Sooooooooooo close. (to getting access, not putting in a submission - that of course, was done ages ago)
thorg
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Re: Submissions Needed For Mountain Biking In Kahurangi

Postby Trail on Wed 8/Jul/09 8:26am

thorg wrote:
Trail wrote:So... anyone who has not submitted a submission on the draft plan is not allowed to whinge if bikers do not get allowed into Kahurangi!!! :sly:

Have you got your submission in yet??
Sooooooooooo close. (to getting access, not putting in a submission - that of course, was done ages ago)



I know, I cant wait to be able to ride Flora to Baron flat (legally :lol: )
Trail
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Re: Submissions Needed For Mountain Biking In Kahurangi

Postby Trail on Thu 16/Jul/09 12:10pm

Mmmm biking in Kahurangi.

Got your submission in yet??
Trail
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Re: Submissions Needed For Mountain Biking In Kahurangi

Postby Kazmeistyr on Thu 16/Jul/09 12:43pm

Hmmmm....

A fantastical 1-2 week holiday on the coast.....

Day 1 - Do a pub crawl in Westport, 13 odd pubs in a little over a 1 km stretch...mmm, jugs of beer for about 6 bucks.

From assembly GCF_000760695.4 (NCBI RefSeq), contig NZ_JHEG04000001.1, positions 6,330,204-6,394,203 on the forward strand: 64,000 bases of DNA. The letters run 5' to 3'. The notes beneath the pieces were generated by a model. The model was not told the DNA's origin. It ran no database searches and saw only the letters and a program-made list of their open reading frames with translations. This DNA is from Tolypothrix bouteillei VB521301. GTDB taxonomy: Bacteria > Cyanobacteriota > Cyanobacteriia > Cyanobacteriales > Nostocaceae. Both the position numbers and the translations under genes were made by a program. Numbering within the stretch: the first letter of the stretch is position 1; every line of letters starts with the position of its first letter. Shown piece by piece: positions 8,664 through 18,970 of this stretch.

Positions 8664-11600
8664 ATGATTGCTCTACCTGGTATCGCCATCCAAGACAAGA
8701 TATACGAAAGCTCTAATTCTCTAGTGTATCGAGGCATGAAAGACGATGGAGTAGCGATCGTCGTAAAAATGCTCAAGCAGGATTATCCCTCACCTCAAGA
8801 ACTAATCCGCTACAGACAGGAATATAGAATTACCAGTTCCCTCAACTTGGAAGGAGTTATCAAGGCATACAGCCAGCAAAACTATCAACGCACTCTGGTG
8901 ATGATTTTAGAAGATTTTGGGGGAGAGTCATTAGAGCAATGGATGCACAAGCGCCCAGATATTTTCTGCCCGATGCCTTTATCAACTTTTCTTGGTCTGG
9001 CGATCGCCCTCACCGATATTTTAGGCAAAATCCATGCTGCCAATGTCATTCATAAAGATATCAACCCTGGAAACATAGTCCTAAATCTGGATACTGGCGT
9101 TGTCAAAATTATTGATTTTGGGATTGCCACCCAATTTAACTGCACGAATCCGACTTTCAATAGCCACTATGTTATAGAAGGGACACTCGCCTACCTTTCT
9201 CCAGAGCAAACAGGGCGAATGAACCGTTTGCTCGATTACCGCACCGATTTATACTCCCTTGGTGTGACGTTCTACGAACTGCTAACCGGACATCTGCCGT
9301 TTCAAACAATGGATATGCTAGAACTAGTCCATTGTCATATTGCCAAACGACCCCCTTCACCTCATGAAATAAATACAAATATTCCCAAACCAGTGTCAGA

Day 2 - Recover. Go to Buller Cafe ( Tony's to the locals) and have the best fush and chups evereverer ( hope they still cook in full of fat stylez)
Day 3 - Hit Tauranga Bay for a surf ( take a leap of Jesus Rock is always a hoot)
Day 4 - Head to Karamea ( hell ride it if you are keen). EAT WHITEBAIT PATTIES!!!
Day 5 - hit the heaphy
Day 6 - Lounge about at the Heaphy Hut
Day 7 - More heaphy goodness
Day 8 - Turn around and go back the other way!

Could always take an extra day or two to do some caving /abseiling/more beer consumption/more surfing/etc. etc.

If using a hire car, take to "mudflats" at end of Derby St in Westport and do 140 km/h handbrake slides.

Sounds like a good holiday to me.

And somebody should get off their chuff and build a DH track from Mt Rochfort, and use the Unimogs for mad shuttles.
Kazmeistyr